The following is a response from Bill Good, NRCA CEO to a guest column in the Buffalo Law Journal, written by Richard Williamson, secretary-treasurer of Local 3, Bricklayers and Allied Craft Workers on NRCA’s stance on OSHA’s rule regulating worker exposure to crystalline silica.
On Oct. 12, Richard Williamson, secretary-treasurer of Local 3, Bricklayers and Allied Craft Workers, took rather strong exception to my guest column, “Here We Go Again: OSHA and the New Silica Rule,” which appeared in the Buffalo Law Journal Sept. 8. Unfortunately, Williamson missed my point, which was how the new rule, through unintended consequences, will adversely affect worker health and safety.
When OSHA issues new rules, like the silica rule, that are complicated, expensive, unworkable and difficult to enforce, two things happen:
- New safety hazards emerge that are worse than the risks the rule is trying to address. In the case of the silica rule, as it applies to roofers, tripping, slipping and falling risks greatly increase.
- The underground economy expands, as unprofessional contractors simply choose to ignore the rule just as they ignore other OSHA rules. It expands because the cost differential increases with contractors who make a good faith effort to comply with the rule. And as the underground economy expands, more workers are put at risk for all of the other hazards to which they are exposed.
Williamson’s suggestion that I am not concerned with worker safety is a default argument made any time someone objects to new OSHA regulations. As Williamson notes in his column, NRCA, my employer, did object to OSHA’s most recent fall-protection regulations. However, NRCA objected not because it is opposed to preventing falls, but rather because it believes the roofing industry knows how to prevent falls better than OSHA does. And as a matter of fact, since OSHA’s new fall-protection rules were imposed, falls in roofing have increased.
In addition, Williamson takes exception to my assertion that the new silica rule is “complicated and expensive.” The rule is more than 1,700 pages long; complying with it involves either following OSHA’s “Table 1” requirements or proceeding into a laundry list of other compliance measures. For any contractor—but especially for a small contractor already trying to address fall protection, lead abatement, asbestos, confined space and a host of other rules—that is complicated.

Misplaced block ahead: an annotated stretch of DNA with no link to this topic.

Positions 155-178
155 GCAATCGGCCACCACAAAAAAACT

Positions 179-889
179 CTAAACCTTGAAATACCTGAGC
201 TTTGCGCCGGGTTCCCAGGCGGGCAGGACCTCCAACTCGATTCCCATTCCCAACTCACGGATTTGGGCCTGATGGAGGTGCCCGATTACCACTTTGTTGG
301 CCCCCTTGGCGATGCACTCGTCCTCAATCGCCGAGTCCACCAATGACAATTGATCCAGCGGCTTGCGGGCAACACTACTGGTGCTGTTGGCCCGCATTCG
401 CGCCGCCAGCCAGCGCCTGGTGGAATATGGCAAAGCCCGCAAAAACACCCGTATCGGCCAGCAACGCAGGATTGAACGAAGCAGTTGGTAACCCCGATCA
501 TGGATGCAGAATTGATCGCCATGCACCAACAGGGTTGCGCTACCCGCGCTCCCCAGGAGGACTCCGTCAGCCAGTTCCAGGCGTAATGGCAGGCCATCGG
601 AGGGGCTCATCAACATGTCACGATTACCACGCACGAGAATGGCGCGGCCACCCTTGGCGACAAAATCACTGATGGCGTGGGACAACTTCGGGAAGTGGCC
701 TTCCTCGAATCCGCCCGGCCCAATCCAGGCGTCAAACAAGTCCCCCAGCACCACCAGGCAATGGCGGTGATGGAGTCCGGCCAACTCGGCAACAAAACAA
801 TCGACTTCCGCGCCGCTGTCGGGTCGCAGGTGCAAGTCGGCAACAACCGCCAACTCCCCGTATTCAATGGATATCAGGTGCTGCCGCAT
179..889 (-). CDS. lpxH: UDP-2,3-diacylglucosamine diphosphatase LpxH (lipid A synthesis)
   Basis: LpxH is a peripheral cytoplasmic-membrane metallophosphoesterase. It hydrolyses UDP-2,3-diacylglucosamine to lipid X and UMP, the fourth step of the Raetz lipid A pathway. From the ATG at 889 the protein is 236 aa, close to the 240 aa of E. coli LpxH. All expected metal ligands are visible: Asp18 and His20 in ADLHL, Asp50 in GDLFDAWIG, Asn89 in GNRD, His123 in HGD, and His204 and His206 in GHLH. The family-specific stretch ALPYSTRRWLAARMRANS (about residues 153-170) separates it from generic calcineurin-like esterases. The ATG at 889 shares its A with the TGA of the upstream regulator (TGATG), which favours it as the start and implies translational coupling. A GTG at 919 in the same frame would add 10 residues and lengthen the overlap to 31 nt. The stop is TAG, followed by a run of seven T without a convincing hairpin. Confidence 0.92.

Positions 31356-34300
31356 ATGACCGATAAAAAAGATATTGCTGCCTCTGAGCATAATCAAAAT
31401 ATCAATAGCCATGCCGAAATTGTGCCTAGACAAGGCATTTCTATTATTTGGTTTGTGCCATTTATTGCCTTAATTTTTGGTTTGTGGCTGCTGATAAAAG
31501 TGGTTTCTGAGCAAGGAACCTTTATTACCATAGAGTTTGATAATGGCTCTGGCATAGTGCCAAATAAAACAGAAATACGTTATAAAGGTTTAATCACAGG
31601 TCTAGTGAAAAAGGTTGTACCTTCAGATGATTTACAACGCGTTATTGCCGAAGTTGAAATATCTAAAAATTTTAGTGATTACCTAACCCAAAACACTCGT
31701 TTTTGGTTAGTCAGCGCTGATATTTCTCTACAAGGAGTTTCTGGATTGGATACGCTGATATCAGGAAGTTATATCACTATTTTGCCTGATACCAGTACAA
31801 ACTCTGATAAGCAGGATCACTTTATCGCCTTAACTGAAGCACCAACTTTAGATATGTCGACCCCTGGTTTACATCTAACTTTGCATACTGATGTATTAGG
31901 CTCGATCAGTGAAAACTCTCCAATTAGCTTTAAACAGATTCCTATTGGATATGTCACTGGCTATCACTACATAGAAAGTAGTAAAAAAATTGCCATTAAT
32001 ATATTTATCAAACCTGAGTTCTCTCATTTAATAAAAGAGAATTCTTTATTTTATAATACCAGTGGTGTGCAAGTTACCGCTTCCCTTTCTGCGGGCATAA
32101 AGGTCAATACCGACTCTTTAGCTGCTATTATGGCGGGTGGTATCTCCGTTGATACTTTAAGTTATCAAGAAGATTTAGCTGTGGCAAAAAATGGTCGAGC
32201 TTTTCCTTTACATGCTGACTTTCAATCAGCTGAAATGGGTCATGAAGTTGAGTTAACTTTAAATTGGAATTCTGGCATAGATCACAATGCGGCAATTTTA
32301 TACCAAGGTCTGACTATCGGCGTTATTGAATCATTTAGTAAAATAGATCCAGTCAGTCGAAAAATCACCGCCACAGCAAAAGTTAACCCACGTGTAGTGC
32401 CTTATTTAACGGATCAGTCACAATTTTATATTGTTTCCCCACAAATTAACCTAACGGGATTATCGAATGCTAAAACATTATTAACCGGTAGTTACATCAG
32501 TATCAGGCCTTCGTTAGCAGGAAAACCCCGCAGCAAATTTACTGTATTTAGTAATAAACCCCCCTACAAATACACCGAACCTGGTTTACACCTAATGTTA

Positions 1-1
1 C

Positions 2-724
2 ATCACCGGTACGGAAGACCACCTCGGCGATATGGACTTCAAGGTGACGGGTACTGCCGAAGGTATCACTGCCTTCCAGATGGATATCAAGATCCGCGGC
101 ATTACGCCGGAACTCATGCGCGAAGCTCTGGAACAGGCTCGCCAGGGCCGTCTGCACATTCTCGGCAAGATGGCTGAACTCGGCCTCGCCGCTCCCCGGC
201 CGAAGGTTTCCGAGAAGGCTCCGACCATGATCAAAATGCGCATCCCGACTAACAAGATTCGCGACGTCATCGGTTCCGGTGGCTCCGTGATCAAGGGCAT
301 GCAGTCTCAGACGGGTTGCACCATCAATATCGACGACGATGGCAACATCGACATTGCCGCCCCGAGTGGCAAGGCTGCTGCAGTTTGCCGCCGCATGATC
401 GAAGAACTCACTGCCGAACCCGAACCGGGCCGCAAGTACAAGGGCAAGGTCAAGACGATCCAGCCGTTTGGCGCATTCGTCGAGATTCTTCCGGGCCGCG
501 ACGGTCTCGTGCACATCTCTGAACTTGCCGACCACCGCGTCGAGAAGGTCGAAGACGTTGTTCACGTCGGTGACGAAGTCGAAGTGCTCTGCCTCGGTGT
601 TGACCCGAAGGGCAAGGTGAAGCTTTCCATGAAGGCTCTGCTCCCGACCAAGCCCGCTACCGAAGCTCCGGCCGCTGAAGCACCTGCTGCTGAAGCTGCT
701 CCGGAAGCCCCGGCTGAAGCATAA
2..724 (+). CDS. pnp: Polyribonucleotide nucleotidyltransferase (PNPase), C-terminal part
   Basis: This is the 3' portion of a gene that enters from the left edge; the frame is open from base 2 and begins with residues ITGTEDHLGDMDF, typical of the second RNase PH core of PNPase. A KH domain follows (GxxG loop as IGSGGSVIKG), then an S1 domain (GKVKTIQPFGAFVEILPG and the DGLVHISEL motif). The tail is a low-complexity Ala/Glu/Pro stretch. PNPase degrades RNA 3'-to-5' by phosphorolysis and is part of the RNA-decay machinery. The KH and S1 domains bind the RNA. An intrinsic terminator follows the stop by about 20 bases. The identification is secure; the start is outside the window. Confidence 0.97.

NRCA knows the cost to conduct initial air monitoring for a typical roofing crew can cost between $3,000 and $5,000. This does not include the necessary training, medical surveillance and record keeping requirements that come with the new rule. Williamson might be surprised by the much larger price tag the next time he needs to have the roof on his home replaced.
Williamson also has done some research on my background. I did work on roofs before OSHA was established. I never witnessed a serious accident or injury, but I did learn a lot about the importance of creating a culture of safety within a roofing company. I have spent my entire career preaching about the importance of safety in the roofing industry, and I’d invite Williamson to take the time to see all the safety training programs NRCA has developed.
Although I agree with Williamson that we must work together to find the best solutions to prevent accidents, injuries and illnesses in our respective industries, we must also acknowledge OSHA doesn’t always know best and OSHA mandates often have unintended consequences. The roofing industry is paying the price for some of those unintended consequences, and I’m deeply concerned we will once again pay the price for them by trying to comply with the new silica rule. The price we’ll pay is not the cost of compliance; it is an increase in accidents and injuries.